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Once Upon a Time...the World Loved America

Discussion in 'Political Discussion' started by PatriotsReign, Oct 12, 2008.

  1. PatriotsReign

    PatriotsReign Rookie

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    If you can put aside your political partisanship and allow yourself to see how important it is for the world to look up to America, then please watch this short video.

    It shows an extremely intelligent and compassionate speech by a US president. Whether you are democrat of republican, liberal or conservative, this should fill you with pride. If it doesn't, then you are incapable of putting aside your political prejudice.

    It is in my personal opinion, one of the greatest speeches ever made by an American president.

    "Freedom has many difficulties and democracy is not perfect, but we have never had to put a wall up to keep our people in, to prevent them from leaving us."

    YouTube - Kennedy - I am a Berliner - Ich Bin Ein Berliner
    Last edited: Oct 12, 2008
  2. PatsFanInVa

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    I won't spin this by adding my observations on the whys and wherefores, and "what the world wants from us" etc.

    Good post... I'll add mine elsewhere. Thanks.

    PFnV
  3. Michael

    Michael Moderator Staff Member PatsFans.com Supporter

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    #12 Jersey

    I think I read somewhere that his pronunciation of Ich Bin Ein Berliner made it appear he actually said I am a doughnut. Not to detract from what is obviously one of his many great speeches. But, I can't help but think of that every time I hear it.

    The world is very different now. For man holds in his mortal hands the power to abolish all forms of human poverty and all forms of human life. And yet the same revolutionary beliefs for which our forebears fought are still at issue around the globe—the belief that the rights of man come not from the generosity of the state, but from the hand of God.
    We dare not forget today that we are the heirs of that first revolution. Let the word go forth from this time and place, to friend and foe alike, that the torch has been passed to a new generation of Americans—born in this century, tempered by war, disciplined by a hard and bitter peace, proud of our ancient heritage—and unwilling to witness or permit the slow undoing of those human rights to which this Nation has always been committed, and to which we are committed today at home and around the world.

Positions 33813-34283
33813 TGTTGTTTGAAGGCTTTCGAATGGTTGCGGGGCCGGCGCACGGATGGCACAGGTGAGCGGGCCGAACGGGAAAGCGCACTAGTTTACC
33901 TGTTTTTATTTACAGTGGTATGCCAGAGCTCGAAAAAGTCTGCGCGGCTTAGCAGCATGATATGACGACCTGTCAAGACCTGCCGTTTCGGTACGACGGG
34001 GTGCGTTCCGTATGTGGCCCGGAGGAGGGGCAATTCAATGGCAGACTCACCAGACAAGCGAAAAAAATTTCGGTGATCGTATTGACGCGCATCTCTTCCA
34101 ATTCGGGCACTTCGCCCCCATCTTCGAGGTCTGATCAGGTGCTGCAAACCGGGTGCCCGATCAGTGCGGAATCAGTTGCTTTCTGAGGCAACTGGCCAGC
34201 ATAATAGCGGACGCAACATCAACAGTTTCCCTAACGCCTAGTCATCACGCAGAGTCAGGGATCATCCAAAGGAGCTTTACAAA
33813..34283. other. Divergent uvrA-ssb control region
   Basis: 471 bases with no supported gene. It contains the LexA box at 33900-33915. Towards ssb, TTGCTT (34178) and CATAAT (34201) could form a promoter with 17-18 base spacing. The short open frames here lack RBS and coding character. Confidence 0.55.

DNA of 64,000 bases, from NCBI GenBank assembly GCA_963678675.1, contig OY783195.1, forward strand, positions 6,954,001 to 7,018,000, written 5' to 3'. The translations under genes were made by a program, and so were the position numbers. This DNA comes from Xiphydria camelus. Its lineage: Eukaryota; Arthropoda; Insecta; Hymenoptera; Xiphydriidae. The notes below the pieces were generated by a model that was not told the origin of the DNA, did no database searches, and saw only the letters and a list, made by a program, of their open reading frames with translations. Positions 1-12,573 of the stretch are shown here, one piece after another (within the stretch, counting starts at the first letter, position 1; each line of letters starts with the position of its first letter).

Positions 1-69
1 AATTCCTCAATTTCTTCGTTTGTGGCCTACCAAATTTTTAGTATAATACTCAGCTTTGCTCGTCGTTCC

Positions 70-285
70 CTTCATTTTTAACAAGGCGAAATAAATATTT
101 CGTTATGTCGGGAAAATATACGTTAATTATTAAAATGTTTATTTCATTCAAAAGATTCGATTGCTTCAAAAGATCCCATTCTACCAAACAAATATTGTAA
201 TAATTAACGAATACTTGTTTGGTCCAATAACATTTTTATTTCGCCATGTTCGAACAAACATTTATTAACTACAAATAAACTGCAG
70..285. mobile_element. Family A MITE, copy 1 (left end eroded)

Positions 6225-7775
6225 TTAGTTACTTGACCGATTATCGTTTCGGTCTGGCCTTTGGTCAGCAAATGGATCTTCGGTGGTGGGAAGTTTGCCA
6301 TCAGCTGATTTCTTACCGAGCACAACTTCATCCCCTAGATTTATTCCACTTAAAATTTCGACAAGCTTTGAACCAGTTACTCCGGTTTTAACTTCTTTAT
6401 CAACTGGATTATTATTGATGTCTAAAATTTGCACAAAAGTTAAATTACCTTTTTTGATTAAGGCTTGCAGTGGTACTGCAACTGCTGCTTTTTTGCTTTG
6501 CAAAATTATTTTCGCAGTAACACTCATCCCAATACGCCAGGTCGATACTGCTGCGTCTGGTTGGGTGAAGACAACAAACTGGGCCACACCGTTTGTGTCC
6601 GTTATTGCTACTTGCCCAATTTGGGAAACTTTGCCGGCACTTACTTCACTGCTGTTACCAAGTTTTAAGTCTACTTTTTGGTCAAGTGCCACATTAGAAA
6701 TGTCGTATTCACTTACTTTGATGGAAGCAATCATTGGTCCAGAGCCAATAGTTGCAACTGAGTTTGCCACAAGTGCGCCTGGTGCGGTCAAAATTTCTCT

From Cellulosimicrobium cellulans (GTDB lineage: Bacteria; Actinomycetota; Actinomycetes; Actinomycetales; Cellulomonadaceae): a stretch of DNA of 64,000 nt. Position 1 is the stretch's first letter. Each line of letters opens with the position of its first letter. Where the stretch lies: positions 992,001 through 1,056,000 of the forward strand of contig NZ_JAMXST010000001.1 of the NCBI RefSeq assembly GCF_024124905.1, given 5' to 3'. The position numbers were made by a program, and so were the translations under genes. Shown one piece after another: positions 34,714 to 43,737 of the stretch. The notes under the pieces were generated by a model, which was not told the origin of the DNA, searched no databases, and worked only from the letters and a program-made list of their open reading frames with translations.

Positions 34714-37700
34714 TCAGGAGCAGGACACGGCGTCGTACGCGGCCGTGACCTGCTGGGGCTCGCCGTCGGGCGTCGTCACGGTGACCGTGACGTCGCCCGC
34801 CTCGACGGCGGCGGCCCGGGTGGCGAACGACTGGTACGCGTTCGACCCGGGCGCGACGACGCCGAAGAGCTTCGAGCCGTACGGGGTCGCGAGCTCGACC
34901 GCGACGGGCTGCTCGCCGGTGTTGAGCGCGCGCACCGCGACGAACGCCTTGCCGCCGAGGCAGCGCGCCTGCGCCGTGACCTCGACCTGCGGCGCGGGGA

Let every nation know, whether it wishes us well or ill, that we shall pay any price, bear any burden, meet any hardship, support any friend, oppose any foe, in order to assure the survival and the success of liberty.
    This much we pledge—and more.
    Last edited: Oct 12, 2008
  4. PatsFanInVa

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    I don't know if the pronunciation came into it, but "Berliner" was/is a donut variety, sort of like how we call a ground beef patty on a bun a "Hamburger." I guess if we called it a "New Yorker" and a visiting dignitary came over and said "I am a New Yorker" it would be sort of funny, but we'd get that he was being literal not colloquial. Guess it's just a good thing he wasn't in Frankfurt or Hamburg. Or touring a Focker factory.
  5. IcyPatriot

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    #87 Jersey

    I think once upon a time some in the world loved that $$$ could be made in America. I do not think the world loved America overall. I know many hundreds and hundreds of immigrants to this country ... mostly from Latin America. i have heard over the last 30 years or so how they sought better ooportunity in America ... but never once did i hear any of them say they loved America more than their homeland.
  6. PatsFanInVa

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    That's weird. I heard it from both my parents (that they loved aspects of America other than economic opportunity.) I have heard it from other immigrants too many to mention, yes, some of them Latin American. During the 1960s American allies were putting our astronauts and presidents on their national postage stamps.

    Things have changed around the world, in terms of attitudes toward Americans; and American attitudes toward the world have changed.

    But in terms of those who come here to work and live, not everybody's has.

    PFnV
  7. PatriotsReign

    PatriotsReign Rookie

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    Awesome choice of a JFK quote Michael. Thanks for posting!